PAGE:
The Shadow DN5 is a Formula 1 car that was raced in the 1975 and 1976 seasons with some notable successes, including a pole position in its first ever race outing at the 1975 Argentine Grand Prix.
Impressively, the car set a new lap record and beat out the likes of Ferrari, Lotus, McLaren, Williams, BRM, Brabham, Hesketh, and Tyrrell.
Shadow Racing Cars
The Shadow Formula 1 Team had a remarkable albeit relatively short tenure, they started out as an American team but moved across the Atlantic and became a British team in 1976. Their first forays into racing had been in the CanAm series, but they moved up to the top tier of open-wheeled racing in 1973.
The company brought in Tony Southgate to design their 1974 car, the British engineer would prove remarkably successful at designing cars for not only Formula 1, but also for CanAm, IndyCar, Le Mans, and Group B rally. Southgate’s first design for the team was the Shadow DN3, with was followed a year later by the DN5.
The Cosworth DFV
As with many Formula 1 cars of the era, the Shadow DN5 was powered by the astonishingly versatile Cosworth DFV engine (DFV stands for “double four valve”). This V8 power unit would feature heavily in the backs of F1 cars of the era, direct derivatives of the engine also made successful appearances in CART, Formula 3000, and sports car racing.
Between 1968 and 1982, the Cosworth DFV won 12 driver world titles and 10 constructor world titles, making it the most successful single engine design in Formula 1 history. The additional benefit to this is that a lot of them were made, as well as a lot of spare parts, and there are a significant number of engineers who know how to maintain them.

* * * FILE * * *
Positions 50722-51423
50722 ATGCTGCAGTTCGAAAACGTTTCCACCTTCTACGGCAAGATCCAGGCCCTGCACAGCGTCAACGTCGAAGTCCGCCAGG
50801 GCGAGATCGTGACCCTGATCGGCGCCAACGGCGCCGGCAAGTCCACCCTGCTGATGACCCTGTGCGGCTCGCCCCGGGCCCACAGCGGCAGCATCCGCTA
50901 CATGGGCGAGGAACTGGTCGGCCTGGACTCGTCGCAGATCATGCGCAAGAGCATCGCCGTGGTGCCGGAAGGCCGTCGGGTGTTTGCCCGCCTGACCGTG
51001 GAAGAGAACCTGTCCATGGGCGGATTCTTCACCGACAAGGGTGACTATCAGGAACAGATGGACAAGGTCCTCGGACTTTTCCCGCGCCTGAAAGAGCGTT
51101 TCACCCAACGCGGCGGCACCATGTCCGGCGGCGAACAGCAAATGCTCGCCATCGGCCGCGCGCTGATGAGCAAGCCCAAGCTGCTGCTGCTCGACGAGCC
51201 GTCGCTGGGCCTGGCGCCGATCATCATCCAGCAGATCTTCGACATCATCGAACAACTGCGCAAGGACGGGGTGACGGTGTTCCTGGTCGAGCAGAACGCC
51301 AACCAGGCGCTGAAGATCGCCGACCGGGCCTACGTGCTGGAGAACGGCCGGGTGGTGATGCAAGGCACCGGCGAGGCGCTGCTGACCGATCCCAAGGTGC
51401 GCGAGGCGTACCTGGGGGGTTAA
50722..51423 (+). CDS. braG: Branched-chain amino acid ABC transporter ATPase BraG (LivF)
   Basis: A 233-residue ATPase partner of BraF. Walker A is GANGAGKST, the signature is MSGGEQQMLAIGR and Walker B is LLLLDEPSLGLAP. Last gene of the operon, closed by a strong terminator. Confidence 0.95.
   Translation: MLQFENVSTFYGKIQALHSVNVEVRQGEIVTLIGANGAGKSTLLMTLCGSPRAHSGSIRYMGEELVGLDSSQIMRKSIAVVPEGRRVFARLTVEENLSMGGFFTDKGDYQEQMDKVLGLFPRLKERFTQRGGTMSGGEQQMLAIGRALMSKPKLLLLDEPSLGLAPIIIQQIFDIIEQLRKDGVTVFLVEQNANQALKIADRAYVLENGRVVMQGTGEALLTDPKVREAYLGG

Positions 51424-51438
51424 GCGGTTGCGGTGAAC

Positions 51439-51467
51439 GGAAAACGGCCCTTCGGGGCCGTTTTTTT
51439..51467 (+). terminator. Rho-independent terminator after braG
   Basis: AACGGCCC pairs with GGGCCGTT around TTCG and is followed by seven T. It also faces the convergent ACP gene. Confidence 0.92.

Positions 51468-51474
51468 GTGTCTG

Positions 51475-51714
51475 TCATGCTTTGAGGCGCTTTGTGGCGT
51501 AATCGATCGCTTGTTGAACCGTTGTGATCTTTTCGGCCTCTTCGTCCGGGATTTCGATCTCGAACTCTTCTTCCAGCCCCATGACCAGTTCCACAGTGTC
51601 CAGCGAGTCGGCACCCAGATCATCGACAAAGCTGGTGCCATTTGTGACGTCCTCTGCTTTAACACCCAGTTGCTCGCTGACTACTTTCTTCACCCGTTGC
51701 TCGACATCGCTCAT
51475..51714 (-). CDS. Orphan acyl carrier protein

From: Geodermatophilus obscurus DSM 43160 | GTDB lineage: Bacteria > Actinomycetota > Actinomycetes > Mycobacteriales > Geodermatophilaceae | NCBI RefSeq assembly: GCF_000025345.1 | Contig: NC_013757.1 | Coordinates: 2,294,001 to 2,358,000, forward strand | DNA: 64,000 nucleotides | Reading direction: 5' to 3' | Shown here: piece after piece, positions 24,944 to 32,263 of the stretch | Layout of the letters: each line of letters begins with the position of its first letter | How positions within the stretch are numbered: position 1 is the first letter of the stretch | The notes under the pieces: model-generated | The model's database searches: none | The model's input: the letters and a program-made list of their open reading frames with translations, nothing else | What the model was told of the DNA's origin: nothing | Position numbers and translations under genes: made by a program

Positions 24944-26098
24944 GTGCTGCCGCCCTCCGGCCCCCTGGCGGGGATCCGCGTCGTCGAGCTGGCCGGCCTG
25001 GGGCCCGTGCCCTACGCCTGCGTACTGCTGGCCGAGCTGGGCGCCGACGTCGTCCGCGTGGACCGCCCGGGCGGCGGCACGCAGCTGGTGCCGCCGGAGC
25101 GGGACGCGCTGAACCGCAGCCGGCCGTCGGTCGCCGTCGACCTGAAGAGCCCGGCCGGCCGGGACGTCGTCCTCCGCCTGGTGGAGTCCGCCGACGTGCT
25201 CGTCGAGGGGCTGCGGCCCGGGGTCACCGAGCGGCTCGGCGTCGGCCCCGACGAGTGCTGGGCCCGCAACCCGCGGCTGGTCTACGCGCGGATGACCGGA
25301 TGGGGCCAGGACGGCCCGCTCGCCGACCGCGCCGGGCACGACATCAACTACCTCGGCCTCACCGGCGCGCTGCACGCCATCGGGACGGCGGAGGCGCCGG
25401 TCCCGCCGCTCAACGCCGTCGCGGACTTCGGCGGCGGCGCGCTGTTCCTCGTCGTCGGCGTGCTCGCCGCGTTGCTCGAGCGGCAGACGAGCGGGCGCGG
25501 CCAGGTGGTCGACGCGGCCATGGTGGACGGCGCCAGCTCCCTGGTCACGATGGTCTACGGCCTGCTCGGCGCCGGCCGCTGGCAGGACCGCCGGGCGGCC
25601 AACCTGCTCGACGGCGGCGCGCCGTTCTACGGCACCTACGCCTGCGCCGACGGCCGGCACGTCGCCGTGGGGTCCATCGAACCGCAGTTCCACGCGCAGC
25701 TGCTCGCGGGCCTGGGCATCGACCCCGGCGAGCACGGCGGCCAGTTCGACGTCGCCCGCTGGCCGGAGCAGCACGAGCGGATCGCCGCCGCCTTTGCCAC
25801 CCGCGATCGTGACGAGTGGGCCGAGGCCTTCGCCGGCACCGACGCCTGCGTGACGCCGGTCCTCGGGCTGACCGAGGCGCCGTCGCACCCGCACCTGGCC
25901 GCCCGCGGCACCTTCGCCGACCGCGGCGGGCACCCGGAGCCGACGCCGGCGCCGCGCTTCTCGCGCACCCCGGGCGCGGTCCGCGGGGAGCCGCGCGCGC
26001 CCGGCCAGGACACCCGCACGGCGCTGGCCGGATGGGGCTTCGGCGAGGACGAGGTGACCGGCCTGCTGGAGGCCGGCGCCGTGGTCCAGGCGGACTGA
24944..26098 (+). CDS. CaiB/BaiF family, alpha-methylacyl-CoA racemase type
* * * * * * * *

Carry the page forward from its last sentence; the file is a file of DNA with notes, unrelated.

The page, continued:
From a purely mechanical perspective, the Cosworth DFV was a relatively straight-forward design. It’s an alloy 90°, 2993cc, DOHC V8, with bore & stroke of 85.67mm x 64.897mm, capable of producing 400 bhp – a figure which had increased to over 500 bhp by the time its F1 career came to an end.
The Shadow DN5 Formula 1 Car
Considering Shadow had only been in F1 for 2 years when the DN5 was released, it’s astonishing that it proved so quick right out of the box – beating far more experienced teams to pole position for its first two races. It must have been quite a shock to the paddock.
Unfortunately the car was as unreliable as it was fast, and retirements were commonplace. The car would stay in development and in 1977 the Australian driver Alan Jones took a popular victory for Shadow in his DN8 at the Austrian Grand Prix. He finished over 20 seconds ahead of second place finisher Niki Lauda in his Ferrari.
The Shadow you see here is chassis DN5/4A, it was raced in 21 Grand Prix by Jean-Pierre Jarier, and it was piloted by Tom Pryce in practice at the 1976 Race of Champions. Fiskens are currently offering it for sale, and they explain that it’s eligible for FIA Masters Historic Formula 1 and Monaco Historique. If you’d like to read more about the car or enquire after buying it, you can click here to visit the listing.
Images courtesy of Fiskens
Ben has had his work featured on CNN, Popular Mechanics, Smithsonian Magazine, Road & Track Magazine, the official Pinterest blog, the official eBay Motors blog, BuzzFeed, and many more.
Silodrome was founded by Ben back in 2010, in the years since the site has grown to become a world leader in the alternative and vintage motoring sector, with millions of readers around the world and many hundreds of thousands of followers on social media.